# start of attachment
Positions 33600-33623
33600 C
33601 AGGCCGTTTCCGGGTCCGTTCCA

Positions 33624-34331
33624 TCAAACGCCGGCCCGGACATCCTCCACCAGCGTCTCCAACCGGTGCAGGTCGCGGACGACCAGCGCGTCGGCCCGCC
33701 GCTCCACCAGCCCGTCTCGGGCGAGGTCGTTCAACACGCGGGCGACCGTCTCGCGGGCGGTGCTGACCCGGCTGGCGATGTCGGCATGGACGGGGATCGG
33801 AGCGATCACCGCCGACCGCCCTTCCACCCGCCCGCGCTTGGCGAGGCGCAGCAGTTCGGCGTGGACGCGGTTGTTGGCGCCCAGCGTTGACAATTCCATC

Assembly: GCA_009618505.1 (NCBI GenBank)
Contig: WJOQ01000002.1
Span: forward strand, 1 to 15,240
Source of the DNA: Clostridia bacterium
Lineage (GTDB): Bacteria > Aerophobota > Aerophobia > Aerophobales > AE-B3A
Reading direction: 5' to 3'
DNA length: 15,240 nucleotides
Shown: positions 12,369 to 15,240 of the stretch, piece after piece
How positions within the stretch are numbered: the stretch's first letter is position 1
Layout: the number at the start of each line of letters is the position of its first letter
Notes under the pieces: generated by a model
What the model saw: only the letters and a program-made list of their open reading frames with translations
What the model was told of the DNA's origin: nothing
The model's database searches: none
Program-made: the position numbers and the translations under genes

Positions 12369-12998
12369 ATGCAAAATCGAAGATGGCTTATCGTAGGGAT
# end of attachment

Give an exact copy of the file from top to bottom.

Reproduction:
Positions 33600-33623
33600 C
33601 AGGCCGTTTCCGGGTCCGTTCCA

Positions 33624-34331
33624 TCAAACGCCGGCCCGGACATCCTCCACCAGCGTCTCCAACCGGTGCAGGTCGCGGACGACCAGCGCGTCGGCCCGCC
33701 GCTCCACCAGCCCGTCTCGGGCGAGGTCGTTCAACACGCGGGCGACCGTCTCGCGGGCGGTGCTGACCCGGCTGGCGATGTCGGCATGGACGGGGATCGG
33801 AGCGATCACCGCCGACCGCCCTTCCACCCGCCCGCGCTTGGCGAGGCGCAGCAGTTCGGCGTGGACGCGGTTGTTGGCGCCCAGCGTTGACAATTCCATC

Assembly: GCA_009618505.1 (NCBI GenBank)
Contig: WJOQ01000002.1
Span: forward strand, 1 to 15,240
Source of the DNA: Clostridia bacterium
Lineage (GTDB): Bacteria > Aerophobota > Aerophobia > Aerophobales > AE-B3A
Reading direction: 5' to 3'
DNA length: 15,240 nucleotides
Shown: positions 12,369 to 15,240 of the stretch, piece after piece
How positions within the stretch are numbered: the stretch's first letter is position 1
Layout: the number at the start of each line of letters is the position of its first letter
Notes under the pieces: generated by a model
What the model saw: only the letters and a program-made list of their open reading frames with translations
What the model was told of the DNA's origin: nothing
The model's database searches: none
Program-made: the position numbers and the translations under genes

Positions 12369-12998
12369 ATGCAAAATCGAAGATGGCTTATCGTAGGGAT